At CSUMB, we have helped organize the Bright Futures initiative, based on a model adopted by more than 100 communities across the country. This community partnership of local education, social service, business, and philanthropic groups is designed to support an improved cradle-to-career educational pipeline. Partners will agree to set specific goals, then report regularly to the community on our progress toward achieving them. For example, other similar partnerships have focused on lowering rates of low-birth weight children, and improving key educational measures such as third-grade reading proficiency, eighth-grade math proficiency, and the percentage of ninth-graders on track for high school graduation.

One successful piece of the developing pipeline is the University Promise program. Each year, we set aside days for local sixth graders to tour campus and meet students and staff. The young students promise to study hard and stay on track for graduation. In return, the university promises to save a spot for them if they complete high school and meet other basic requirements. As part of the pledge, the university will work with the students and their parents to help arrange financial aid.

The outreach continues into the high school years. This summer, our campus is hosting a number of programs such as the Imagine College Summer Scholar Institute and Upward Bound, which give area high school students an up-close look at college life, in part through summer residential programs which help aspiring students find out what it is like to live and learn on a college campus.

Last year, CSUMB also received $14 million in grants to serve 3,620 local high school students through Gaining Early Awareness and Readiness for Undergraduate Programs—GEAR UP—administered by the U.S Department of Education. GEAR UP provides academic and financial aid advising, tutoring, college field trips, and other activities that help students prepare for and apply to college.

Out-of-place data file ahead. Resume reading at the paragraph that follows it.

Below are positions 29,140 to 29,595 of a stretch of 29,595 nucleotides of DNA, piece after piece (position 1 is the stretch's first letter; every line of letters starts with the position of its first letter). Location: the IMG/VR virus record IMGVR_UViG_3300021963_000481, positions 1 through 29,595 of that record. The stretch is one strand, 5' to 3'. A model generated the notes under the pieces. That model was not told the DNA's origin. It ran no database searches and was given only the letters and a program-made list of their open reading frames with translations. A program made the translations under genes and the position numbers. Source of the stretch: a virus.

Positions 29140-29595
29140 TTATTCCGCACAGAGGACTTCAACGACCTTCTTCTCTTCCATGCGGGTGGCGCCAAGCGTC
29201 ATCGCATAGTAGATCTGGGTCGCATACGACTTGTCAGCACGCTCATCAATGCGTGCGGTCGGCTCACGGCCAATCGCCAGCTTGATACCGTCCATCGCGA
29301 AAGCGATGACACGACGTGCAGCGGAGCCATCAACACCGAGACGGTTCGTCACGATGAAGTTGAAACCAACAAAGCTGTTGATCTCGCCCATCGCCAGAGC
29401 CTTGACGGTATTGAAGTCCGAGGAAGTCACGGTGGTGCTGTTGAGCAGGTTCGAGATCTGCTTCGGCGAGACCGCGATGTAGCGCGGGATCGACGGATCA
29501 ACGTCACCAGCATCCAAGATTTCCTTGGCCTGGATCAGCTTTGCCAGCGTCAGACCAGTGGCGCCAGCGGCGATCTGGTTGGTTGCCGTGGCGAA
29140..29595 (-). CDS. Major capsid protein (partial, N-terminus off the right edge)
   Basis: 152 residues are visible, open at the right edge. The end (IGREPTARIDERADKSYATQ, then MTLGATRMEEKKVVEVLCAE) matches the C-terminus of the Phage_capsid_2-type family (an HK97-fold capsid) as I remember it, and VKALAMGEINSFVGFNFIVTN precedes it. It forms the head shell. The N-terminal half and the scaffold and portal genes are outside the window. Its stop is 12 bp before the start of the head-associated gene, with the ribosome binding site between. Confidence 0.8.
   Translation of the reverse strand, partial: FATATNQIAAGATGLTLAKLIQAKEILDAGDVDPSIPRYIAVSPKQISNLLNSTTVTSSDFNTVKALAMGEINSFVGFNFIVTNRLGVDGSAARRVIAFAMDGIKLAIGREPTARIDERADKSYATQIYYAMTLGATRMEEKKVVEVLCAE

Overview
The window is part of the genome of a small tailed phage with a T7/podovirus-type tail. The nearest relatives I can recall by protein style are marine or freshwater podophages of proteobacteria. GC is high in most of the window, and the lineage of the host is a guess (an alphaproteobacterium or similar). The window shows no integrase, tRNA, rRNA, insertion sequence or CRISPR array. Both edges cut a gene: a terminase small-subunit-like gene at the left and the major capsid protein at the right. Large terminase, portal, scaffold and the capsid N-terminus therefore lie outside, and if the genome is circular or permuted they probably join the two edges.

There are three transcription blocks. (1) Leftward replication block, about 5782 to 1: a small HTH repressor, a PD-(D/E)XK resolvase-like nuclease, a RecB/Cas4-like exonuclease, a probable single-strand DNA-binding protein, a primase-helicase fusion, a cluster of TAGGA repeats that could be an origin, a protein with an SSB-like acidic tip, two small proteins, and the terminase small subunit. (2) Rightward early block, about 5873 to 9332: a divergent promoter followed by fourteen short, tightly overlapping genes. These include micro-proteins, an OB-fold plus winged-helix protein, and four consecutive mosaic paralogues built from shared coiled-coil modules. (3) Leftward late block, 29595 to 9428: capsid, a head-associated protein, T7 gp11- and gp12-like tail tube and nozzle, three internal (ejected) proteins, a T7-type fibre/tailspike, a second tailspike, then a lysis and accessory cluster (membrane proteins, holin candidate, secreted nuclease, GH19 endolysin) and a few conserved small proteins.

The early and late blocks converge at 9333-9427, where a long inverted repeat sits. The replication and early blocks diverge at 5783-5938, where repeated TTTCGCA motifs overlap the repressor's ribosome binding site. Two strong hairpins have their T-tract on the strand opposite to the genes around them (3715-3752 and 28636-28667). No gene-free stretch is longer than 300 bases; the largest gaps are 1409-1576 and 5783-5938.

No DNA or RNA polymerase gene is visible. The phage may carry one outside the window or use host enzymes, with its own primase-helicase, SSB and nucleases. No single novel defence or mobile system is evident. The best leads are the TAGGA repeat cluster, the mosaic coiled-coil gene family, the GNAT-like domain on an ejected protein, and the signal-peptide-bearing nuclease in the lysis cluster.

We have also instituted several programs designed to support these students once they are enrolled. One of our most recognized initiatives is CS-in-3, a program that allows students to earn a computer science degree in three years. A collaborative effort between CSUMB and Hartnell College in Salinas, CS-in-3 was awarded $5 million in the inaugural California Awards for Innovation in Higher Education competition earlier this year.

Seventy-three percent of CS-in-3 students are Latino, 40 percent are female, and more than half are the first in their families to attend college. Students follow a pre-determined series of courses and commit to more than 10 hours per week of organized study and enrichment activities outside the classroom. During their second and third summers in the programs, students complete paid internships. Thanks to substantial scholarships from the Matsui Foundation and a National Science Foundation grant, many of these students graduate with no debt.

But we can still do more to get local students enrolled. In the near future, we plan to increase our outreach to Salinas residents through our purchase of the National Steinbeck Center in Oldtown Salinas. When that deal is concluded (it just received an important approval from the state attorney general), the center will provide CSUMB with a highly visible and accessible Salinas facility for professional development and degree completion programs.

Yes, these efforts are ambitious. Yes, the full benefits will take time to reach fruition, perhaps 10 years or more. But it is central to our university’s vision and to our commitment to help students like Jesús Ochoa Perez find their passion, graduate, and build stronger communities.